• 114. Springfield, H. W. 1976. Characteristics and management of Southwestern pinyon-juniper ranges: the status of our knowledge. Res. Pap. RM-160. Fort Collins, CO: U.S. Department of Agriculture, Forest Service, Rocky Mountain Forest and Range Experiment Station. 32 p. [2216]
  • 31. Clary, Warren P.; Baker, Malchus B.; O'Connell, Paul F.; [and others]. 1974. Effects of pinyon-juniper removal on natural resource products and uses in Arizona. Res. Pap. RM-128. Fort Collins, CO: U.S. Department of Agriculture, Forest Service, Rocky Mountain Forest and Range Experiment Station. 28 p. [640]

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Key Plant Community Associations

More info for the terms: climax, tree


Utah juniper is a climax species in a number of pinyon-juniper (Pinus-Juniperus spp.), sagebrush (Artemisia spp.)-grassland, and shrub-steppe habitat types. At the Idaho National Engineering Laboratory Site, Utah juniper dominates with big sagebrush (A. tridentata), antelope bitterbrush (Purshia tridentata), and threetip sagebrush (A. arbuscula), on areas with bluebunch wheatgrass (Pseudoroegneria spicata), needle-and-thread grass (Hesperostipa comata), Thurber's needlegrass (Achnatherum thurberiana), and Sandberg bluegrass (P. secunda) [3].

In Utah pinyon-juniper sites, Utah juniper dominates with singleleaf pinyon (Pinus monophylla), Saskatoon serviceberry (Amelanchier alnifolia), threetip sagebrush, black sagebrush (Artemisia nova), big sagebrush, desert ceanothus (Ceanothus greggii), curlleaf mountain-mahogany (Cercocarpus ledifolius), true mountain-mahogany (C. montanus), green rabbitbrush (Chrysothamnus viscidiflorus), Stansbury cliffrose (Purshia mexicana var. stansburiana), antelope bitterbrush, desert snowberry (Symphoricarpos longiflorus), blue grama (Bouteloua gracilis), cheatgrass (Bromus tectorum), bottlebrush squirreltail (Elymus elymoides), sheep fescue (Festuca ovina), galleta (Hilaria jamesii), prairie junegrass (Koeleria macrantha), Indian ricegrass (Achnatherum hymenoides), western wheatgrass (Pascopyrum smithii), Sandberg bluegrass, bluebunch wheatgrass, and needle-and-thread grass [24].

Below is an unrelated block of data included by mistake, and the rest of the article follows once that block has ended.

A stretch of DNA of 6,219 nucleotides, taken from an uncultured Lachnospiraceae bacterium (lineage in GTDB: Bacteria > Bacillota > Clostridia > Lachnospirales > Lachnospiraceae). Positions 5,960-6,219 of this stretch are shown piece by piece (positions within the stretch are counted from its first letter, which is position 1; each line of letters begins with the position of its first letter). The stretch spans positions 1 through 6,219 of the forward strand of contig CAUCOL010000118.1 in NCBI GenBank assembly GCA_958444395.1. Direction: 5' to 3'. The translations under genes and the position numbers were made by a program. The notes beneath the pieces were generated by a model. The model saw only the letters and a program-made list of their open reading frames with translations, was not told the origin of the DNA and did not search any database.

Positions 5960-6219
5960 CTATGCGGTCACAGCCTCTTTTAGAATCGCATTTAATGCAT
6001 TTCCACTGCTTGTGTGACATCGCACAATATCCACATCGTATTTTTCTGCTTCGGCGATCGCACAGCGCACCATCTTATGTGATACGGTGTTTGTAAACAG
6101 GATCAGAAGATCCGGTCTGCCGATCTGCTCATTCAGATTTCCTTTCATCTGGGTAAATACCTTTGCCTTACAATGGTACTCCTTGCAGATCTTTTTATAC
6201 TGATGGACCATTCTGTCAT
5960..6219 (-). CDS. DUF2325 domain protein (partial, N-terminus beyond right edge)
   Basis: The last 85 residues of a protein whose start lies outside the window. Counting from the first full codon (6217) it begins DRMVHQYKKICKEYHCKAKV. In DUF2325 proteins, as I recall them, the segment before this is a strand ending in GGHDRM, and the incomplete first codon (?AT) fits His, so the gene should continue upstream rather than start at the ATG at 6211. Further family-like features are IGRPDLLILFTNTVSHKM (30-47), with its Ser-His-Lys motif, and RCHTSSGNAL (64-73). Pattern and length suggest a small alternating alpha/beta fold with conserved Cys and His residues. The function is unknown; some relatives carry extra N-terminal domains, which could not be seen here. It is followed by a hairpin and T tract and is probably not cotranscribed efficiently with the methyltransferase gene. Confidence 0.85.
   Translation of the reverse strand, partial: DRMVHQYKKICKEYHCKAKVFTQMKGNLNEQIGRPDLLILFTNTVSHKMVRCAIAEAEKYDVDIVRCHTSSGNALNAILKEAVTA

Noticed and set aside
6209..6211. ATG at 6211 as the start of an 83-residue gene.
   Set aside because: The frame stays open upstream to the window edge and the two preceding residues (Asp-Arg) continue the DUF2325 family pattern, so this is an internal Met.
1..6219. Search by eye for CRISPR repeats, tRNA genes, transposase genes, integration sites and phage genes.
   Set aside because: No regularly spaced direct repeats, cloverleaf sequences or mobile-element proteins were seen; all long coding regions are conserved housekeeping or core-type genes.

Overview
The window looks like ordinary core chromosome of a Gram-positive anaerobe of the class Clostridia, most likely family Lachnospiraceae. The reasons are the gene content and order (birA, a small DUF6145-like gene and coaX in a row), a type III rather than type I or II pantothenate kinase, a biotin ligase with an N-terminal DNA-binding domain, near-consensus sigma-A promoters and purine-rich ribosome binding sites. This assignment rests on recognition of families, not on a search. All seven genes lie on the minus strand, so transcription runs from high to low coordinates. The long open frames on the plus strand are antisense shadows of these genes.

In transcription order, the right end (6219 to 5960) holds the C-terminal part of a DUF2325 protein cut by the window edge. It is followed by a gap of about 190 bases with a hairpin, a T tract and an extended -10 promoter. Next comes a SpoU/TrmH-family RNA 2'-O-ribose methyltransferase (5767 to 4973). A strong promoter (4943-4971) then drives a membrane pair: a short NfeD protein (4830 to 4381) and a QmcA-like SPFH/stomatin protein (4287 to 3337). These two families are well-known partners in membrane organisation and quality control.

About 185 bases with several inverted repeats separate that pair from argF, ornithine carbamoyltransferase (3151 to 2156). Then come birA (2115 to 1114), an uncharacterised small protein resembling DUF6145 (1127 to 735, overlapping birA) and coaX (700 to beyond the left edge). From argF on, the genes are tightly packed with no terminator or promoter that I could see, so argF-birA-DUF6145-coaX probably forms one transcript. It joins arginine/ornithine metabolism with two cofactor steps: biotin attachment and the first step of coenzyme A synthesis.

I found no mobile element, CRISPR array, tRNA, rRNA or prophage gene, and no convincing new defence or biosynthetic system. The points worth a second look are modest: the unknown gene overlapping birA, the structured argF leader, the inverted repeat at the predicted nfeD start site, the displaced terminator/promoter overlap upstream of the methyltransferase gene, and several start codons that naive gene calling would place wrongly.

In pinyon-juniper woodlands in southern California, Utah juniper dominates with singleleaf pinyon, Parry pinyon (Pinus quadrifolia), and California juniper (Juniperus californica). Common associates include Joshua tree (Yucca brevifolia), oaks (Quercus spp.), manzanita (Arctostaphylos spp.), Ceanothus (Ceanothus spp.), mountain-mahogany (Cercocarpus spp.), rabbitbrush (Chrysothamnus spp.), ephedra (Ephedra spp.), buckwheat (Eriogonum spp.), silktassel (Garrya spp.), snakeweed (Gutierrezia spp.), goldenweed (Isocoma spp.), bitterbrush (Purshia spp.), horsebrush (Tetradymia spp.), blackbrush (Coleogyne ramosissima), Stansbury cliffrose, Apache plume (Fallugia paradoxa), California fremont (Fremontodendron californicum), desert peach (Prunus fasciculata), skunkbush sumac (Rhus trilobata), and needlegrass (Achnatherum spp.) [118].

Habitat typings in which Utah juniper appears as a community dominant include:

Classification of the forest vegetation of Colorado by habitat type and community type [1]

Forest and woodland habitat types (plant associations) of Arizona south of the Mogollon Rim and southwestern New Mexico [11]

Vegetation and soils of the Coils Creek Watershed [15]

Vegetation and soils of the Cow Creek Watershed [16]

Vegetation and soils of the Crane Springs Watershed [17]

Vegetation and soils of the Rock Springs Watershed [18]

Vegetation and soils of the Duckwater Watershed [20]

Vegetation and soils of the Mill Creek Watershed [21]